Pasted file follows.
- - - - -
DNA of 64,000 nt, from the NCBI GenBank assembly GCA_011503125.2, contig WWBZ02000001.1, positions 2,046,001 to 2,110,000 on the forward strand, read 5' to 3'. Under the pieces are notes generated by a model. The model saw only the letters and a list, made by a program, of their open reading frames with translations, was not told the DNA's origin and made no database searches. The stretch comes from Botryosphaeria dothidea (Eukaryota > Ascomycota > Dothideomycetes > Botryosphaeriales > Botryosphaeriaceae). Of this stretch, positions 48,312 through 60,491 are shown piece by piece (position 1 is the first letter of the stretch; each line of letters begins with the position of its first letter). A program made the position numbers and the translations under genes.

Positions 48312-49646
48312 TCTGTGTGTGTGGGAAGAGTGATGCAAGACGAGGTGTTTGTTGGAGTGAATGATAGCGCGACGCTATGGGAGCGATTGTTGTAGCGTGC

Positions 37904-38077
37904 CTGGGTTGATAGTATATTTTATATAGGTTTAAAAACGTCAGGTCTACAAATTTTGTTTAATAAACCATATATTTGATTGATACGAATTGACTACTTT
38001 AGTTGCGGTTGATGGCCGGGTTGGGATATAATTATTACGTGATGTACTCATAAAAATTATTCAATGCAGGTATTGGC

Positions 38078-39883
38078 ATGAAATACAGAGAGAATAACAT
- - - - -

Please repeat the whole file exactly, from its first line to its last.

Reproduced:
DNA of 64,000 nt, from the NCBI GenBank assembly GCA_011503125.2, contig WWBZ02000001.1, positions 2,046,001 to 2,110,000 on the forward strand, read 5' to 3'. Under the pieces are notes generated by a model. The model saw only the letters and a list, made by a program, of their open reading frames with translations, was not told the DNA's origin and made no database searches. The stretch comes from Botryosphaeria dothidea (Eukaryota > Ascomycota > Dothideomycetes > Botryosphaeriales > Botryosphaeriaceae). Of this stretch, positions 48,312 through 60,491 are shown piece by piece (position 1 is the first letter of the stretch; each line of letters begins with the position of its first letter). A program made the position numbers and the translations under genes.

Positions 48312-49646
48312 TCTGTGTGTGTGGGAAGAGTGATGCAAGACGAGGTGTTTGTTGGAGTGAATGATAGCGCGACGCTATGGGAGCGATTGTTGTAGCGTGC

Positions 37904-38077
37904 CTGGGTTGATAGTATATTTTATATAGGTTTAAAAACGTCAGGTCTACAAATTTTGTTTAATAAACCATATATTTGATTGATACGAATTGACTACTTT
38001 AGTTGCGGTTGATGGCCGGGTTGGGATATAATTATTACGTGATGTACTCATAAAAATTATTCAATGCAGGTATTGGC

Positions 38078-39883
38078 ATGAAATACAGAGAGAATAACAT